score to wallace berman's silent film aleph
duration: 7 min 41 sec —2010
aleph is an artist's meditation on life, death, mysticism, politics, and pop culture. in an eight-minute loop of film, wallace berman uses hebrew letters to frame a hypnotic, rapid-fire montage that captures the go-go energy of the 1960s. aleph includes stills of collages created using a verifax machine, eastman kodak's precursor to the photocopier. these collages depict a hand-held radio that seems to broadcast or receive popular and esoteric icons. signs, symbols, and diverse mass-media images (e.g., flash gordon, john f. kennedy, mick jagger) flow like a deck of tarot cards, infinitely shuffled in order that the viewer may construct his or her own set of personal interpretations. the transistor radio, the most ubiquitous portable form of mass communication in the 1960s, exemplifies the democratic potential of electronic culture and serves as a metaphor for jewish mysticism. the hebrew term kabbalah translates as "reception" for knowledge, enlightenment, and divinity. —ubuweb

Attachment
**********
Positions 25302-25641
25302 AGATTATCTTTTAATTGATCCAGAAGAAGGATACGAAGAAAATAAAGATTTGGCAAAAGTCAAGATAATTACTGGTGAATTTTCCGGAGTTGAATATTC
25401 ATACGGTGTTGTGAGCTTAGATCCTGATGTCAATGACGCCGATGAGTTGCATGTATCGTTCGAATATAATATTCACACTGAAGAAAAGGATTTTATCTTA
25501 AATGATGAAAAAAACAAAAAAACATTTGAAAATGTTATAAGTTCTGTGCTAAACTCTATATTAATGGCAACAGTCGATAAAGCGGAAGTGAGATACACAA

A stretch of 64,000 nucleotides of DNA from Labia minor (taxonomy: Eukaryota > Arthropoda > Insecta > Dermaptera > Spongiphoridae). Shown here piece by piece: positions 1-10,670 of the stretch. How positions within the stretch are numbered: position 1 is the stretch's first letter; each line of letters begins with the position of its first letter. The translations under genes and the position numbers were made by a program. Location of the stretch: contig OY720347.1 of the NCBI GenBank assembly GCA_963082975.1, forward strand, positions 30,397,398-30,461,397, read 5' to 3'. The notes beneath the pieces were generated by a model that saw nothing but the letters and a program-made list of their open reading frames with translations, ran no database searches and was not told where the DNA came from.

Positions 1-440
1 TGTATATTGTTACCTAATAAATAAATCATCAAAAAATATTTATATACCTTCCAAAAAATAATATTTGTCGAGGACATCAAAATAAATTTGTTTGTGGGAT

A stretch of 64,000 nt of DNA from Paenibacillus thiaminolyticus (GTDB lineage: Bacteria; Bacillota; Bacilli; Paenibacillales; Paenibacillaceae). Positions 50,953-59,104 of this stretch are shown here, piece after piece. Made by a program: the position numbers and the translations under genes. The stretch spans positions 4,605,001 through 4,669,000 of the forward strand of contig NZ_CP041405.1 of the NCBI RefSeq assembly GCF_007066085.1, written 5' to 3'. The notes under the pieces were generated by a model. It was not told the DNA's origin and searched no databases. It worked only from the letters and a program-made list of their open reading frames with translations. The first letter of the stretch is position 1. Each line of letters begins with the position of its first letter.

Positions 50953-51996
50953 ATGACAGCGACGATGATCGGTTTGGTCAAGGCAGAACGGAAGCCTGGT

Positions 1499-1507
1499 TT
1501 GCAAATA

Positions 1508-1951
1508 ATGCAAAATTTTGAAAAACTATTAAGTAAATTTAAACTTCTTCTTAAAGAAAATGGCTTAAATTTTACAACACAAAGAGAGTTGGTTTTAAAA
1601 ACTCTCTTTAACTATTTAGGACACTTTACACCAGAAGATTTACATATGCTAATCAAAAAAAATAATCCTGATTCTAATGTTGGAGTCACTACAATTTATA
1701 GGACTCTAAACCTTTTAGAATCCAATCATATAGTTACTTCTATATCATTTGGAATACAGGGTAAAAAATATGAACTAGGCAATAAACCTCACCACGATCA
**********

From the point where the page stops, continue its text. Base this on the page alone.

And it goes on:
even without an own score, the film contains lots of musicalities on different levels, e.g. the rhythm of the images, color-changing phrases, repetition and the images themselfes. the question was how to support those musical structures by adding a soundtrack? i tried to make a counterpoint to the fast and flickering rhythm of the editing. in using recorded material i processed over and over again, i tried to hommage the way berman himself worked with his material, assembling copied, painted and scratched celluloid.